21. January 2011 04:21
True or false?: “Sales is a difficult game.”
I hear it every day. “The sales game is a tough game.” “It’s almost impossible to make a sale in this economy.” “I’ve read every book on sales – none of them help.” “You know nobody’s buying…right?”
Wrong! For me, selling is actually quite easy.
A zillion books have been written on this subject. However, an old real estate philosophy sums it up best: “If you want to sell a house, you need a ready, willing and able buyer.” The logic is that if you’ve found a buyer who meets all three of these criteria, you will close the deal most of the time.
My view on what these three terms mean.
READY: A ready buyer is someone for whom the timing is just right to purchase a home. A ready buyer may have just gotten married and wants to create a new household. A ready buyer may be planning to expand the family with a new baby and needs more space. A ready buyer is an Empty Nester – or an older couple who want to downsize to a smaller home.
An example of a buyer who is not ready is perhaps someone looking at homes as a diversion from other obligations. A person in the throes of hosting a big Holiday Season with many guests – is not ready to buy a home. A person who is “just looking” is not ready either. Nor is someone who just lost a loved one. These people have more pressing issues to address, and a home purchase is not a top priority. They may want to. They might be able to afford it. But the timing is off. They’re not ready.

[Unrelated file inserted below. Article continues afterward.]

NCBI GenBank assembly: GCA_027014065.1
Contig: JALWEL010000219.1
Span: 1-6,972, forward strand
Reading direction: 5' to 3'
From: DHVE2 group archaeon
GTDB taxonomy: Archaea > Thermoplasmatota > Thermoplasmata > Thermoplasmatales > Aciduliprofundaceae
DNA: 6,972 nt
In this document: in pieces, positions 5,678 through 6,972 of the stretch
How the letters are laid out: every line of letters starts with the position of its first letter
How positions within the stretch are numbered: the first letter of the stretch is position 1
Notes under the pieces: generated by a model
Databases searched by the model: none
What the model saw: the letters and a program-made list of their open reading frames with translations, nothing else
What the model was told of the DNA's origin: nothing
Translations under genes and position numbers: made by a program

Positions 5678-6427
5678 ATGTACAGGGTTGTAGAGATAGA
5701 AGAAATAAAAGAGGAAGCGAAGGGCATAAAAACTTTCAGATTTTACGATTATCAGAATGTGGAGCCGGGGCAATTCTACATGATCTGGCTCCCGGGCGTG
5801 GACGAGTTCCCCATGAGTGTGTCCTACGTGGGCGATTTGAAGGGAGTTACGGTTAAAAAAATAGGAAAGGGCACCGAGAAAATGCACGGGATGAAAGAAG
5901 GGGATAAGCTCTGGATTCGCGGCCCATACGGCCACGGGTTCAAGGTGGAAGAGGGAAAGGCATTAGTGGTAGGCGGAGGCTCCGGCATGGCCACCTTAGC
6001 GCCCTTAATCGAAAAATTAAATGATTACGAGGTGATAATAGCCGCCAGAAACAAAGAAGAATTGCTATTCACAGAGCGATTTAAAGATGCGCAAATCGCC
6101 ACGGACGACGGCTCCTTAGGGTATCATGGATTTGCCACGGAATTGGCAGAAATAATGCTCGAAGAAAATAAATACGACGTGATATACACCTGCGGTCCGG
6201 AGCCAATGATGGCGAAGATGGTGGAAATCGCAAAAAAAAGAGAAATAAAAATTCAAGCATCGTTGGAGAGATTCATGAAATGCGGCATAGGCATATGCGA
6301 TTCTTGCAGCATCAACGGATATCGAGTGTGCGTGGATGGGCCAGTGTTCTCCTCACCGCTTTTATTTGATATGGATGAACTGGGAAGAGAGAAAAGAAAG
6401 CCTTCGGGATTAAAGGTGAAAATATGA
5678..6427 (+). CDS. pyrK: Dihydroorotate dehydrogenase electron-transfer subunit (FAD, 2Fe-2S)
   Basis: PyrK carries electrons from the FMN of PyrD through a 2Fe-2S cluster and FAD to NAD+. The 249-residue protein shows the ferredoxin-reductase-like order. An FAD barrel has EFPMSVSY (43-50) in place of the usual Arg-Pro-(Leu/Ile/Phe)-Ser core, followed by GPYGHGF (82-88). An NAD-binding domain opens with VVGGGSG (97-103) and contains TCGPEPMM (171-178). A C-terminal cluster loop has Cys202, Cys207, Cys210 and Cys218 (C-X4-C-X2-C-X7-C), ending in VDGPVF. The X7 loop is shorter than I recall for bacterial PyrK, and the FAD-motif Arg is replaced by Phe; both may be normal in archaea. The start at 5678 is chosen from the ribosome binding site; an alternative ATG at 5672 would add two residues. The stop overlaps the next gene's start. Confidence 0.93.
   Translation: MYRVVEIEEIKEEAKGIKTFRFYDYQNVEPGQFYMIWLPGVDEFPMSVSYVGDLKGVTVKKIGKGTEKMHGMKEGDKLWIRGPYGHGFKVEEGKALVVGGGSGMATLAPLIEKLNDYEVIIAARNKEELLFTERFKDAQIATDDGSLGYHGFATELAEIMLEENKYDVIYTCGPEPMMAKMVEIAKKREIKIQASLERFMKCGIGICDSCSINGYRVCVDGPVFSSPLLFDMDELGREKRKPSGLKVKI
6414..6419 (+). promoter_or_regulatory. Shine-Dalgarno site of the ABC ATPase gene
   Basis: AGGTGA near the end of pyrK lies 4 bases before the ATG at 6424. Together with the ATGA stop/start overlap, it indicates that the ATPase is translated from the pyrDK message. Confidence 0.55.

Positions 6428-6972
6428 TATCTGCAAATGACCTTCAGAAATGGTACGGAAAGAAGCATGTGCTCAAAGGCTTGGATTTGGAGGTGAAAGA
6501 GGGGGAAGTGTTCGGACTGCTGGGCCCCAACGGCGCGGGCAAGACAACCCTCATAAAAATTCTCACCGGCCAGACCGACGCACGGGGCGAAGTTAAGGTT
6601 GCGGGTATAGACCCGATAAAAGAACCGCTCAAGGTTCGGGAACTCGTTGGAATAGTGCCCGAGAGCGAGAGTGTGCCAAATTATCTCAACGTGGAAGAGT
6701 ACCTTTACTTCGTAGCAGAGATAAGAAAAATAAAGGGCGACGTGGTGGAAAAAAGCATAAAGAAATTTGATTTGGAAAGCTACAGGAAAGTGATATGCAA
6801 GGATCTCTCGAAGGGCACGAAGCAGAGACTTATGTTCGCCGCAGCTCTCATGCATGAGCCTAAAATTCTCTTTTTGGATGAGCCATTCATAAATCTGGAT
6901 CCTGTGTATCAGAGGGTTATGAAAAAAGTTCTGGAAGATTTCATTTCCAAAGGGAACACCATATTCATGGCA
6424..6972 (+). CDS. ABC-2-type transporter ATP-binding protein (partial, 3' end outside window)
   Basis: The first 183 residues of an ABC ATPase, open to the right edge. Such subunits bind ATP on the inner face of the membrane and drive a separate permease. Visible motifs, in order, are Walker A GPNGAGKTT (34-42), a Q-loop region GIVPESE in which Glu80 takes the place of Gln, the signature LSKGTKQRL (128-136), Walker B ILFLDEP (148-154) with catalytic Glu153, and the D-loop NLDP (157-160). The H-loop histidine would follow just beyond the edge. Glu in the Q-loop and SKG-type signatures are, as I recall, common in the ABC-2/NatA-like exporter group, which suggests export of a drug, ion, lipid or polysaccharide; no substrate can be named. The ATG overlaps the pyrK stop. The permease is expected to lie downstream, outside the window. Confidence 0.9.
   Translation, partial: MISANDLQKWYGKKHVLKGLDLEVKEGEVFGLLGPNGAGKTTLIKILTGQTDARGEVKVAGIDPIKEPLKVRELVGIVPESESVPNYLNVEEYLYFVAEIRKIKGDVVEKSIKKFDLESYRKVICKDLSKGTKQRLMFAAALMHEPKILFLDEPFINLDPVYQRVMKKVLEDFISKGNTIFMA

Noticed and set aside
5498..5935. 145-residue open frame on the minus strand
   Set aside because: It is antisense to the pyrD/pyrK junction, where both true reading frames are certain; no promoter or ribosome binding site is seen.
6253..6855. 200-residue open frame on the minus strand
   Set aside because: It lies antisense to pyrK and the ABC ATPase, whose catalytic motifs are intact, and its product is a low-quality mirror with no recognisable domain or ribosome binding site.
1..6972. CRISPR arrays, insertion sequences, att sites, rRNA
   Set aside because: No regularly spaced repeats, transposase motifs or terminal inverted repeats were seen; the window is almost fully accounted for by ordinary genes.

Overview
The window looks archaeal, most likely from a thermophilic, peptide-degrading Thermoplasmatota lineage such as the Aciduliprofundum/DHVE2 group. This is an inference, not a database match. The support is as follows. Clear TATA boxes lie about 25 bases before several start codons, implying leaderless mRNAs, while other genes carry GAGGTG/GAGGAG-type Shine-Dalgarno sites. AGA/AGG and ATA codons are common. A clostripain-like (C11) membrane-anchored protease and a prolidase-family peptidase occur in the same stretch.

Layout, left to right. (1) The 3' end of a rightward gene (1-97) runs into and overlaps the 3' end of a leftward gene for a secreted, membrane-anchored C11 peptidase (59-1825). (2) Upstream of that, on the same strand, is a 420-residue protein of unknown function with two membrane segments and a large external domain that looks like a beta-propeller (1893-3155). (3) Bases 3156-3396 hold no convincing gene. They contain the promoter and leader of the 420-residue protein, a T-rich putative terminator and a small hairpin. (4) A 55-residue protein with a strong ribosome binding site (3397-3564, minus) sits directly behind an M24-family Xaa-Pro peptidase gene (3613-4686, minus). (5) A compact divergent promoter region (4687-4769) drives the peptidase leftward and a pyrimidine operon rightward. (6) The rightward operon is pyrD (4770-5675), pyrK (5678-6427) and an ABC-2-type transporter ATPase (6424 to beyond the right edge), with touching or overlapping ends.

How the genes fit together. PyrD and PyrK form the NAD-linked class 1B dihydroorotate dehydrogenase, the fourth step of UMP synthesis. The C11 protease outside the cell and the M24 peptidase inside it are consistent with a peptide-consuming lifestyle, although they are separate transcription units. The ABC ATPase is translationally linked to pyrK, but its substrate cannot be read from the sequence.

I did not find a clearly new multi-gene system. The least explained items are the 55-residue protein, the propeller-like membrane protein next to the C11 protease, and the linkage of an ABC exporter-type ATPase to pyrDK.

WILLING: A willing buyer is agreeable to buying a particular home for the agreed upon price. “Yes, I am willing to pay $500,000 for that house in Cranbury, NJ.” The term “willing” actually has a lot to do with value. That specific home at that price creates enough value for me that I am willing to buy it. If the price was $600,000 the value drops and I am no longer willing to complete the transaction.
ABLE: An able buyer is one who can afford to purchase and close on the home. A broker might have a ready and willing buyer who can’t get financing and therefore is not able to close.
The trick to making the sales game easy?
Only work with prospects who exhibit all three qualities: Ready, willing and able. If you have a prospect who has only two of the three qualities, you can use every sales technique in the (zillion) book(s), and you still won’t close the deal. You will, however, waste a lot of time and precious resources.
Why am I so sure?
If you’re a salesperson, think back to a time when you closed a deal very, very quickly - and it seemed easy. Chances are they were ready, willing and able. For sales you lost over the years, think back once again. I know I do – about a "prospect" I called once a week for a year. With every phone call came more excuses. Looking back, this person didn't have all three qualities. I wasted my time, but I learned a valuable lesson.
Ready, willing and able, MCC style.
At MCC Recycling we have our own variation on the ready, willing and able buyer.
I teach my salespeople to look for prospects with the following three qualities:
1. They must have a problem for which we can offer a solution (ready).
2. They must believe that our solution creates enough value to justify the cost (willing).
3. They must be in a position to make purchasing decisions (able).
If my salespeople identify the right contacts within targeted client companies, they will close deals. Lots of deals. And so will you.
I love it when they tell me their sales jobs are easy.
14. January 2011 00:16
What is commoditization?
I’ve been reading a lot about modern commoditization theory, and how it affects businesses everywhere. In commoditization theory, a business’s products or services are evaluated exclusively in terms of price, because a similar if not exact product or service is available elsewhere in the marketplace.